With a cheerful voice, the GPS announced, “You have arrived at the Nazi Party…” 

Technically this is true, I guess. We have arrived at the Rally Grounds of the Nazi Party. If you have ever seen a clip from a Nazi propaganda film, it was probably filmed here. They were masters of propaganda.


Our starting point here is the Documentation Center, where they walk you through the rise of the Nazi party, telling the story of the religious fervor they elicited from their followers, and the tactics they used to reinforce their power. The story of their ascendancy should be required reading of every American. The speed with which they gained prominence and seized complete power is chilling.


In one of the last rooms we find volumes of evidence and transcripts from the trials. This photograph shows documentation from just two of the trials.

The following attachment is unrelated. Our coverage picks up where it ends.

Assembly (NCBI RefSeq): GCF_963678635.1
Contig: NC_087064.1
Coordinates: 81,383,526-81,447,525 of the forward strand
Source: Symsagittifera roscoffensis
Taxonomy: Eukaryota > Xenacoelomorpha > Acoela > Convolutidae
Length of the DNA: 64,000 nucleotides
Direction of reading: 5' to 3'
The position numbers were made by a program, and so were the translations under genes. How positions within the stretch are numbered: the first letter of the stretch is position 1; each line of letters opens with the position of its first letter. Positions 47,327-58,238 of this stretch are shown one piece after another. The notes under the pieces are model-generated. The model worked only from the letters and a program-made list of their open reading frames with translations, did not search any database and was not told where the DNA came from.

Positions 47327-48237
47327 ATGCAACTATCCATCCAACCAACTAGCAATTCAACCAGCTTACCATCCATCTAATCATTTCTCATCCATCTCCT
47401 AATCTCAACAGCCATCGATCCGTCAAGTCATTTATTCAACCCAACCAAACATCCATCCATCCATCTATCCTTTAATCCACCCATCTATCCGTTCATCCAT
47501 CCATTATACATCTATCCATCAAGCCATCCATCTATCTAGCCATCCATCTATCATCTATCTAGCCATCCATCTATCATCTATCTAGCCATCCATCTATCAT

Outside of the building the day was sunny and warm. I removed my jacket and we rented bikes to explore the remainder of the site, as it is 4 sq km (much smaller today than originally planned). The ride was easy and relaxed, and the grounds were sedate, belying their gruesome history.   


A large lake is central to the grounds, and young sailors test their skills on the water.


First stop: Congress of the Nazi Party. Twice as large as the Coliseum in Rome, this was to be the site at which the Party met, but was never completed. Outside, the parallels to its Italian counterpart are obvious.


Inside, it surrounds us with bare brick, clearly an incomplete edifice. They have debated completing vs destroying this monument, and both options are too expensive.


To the North of the site, amidst a dappled park we find the remains of luitpoldarena.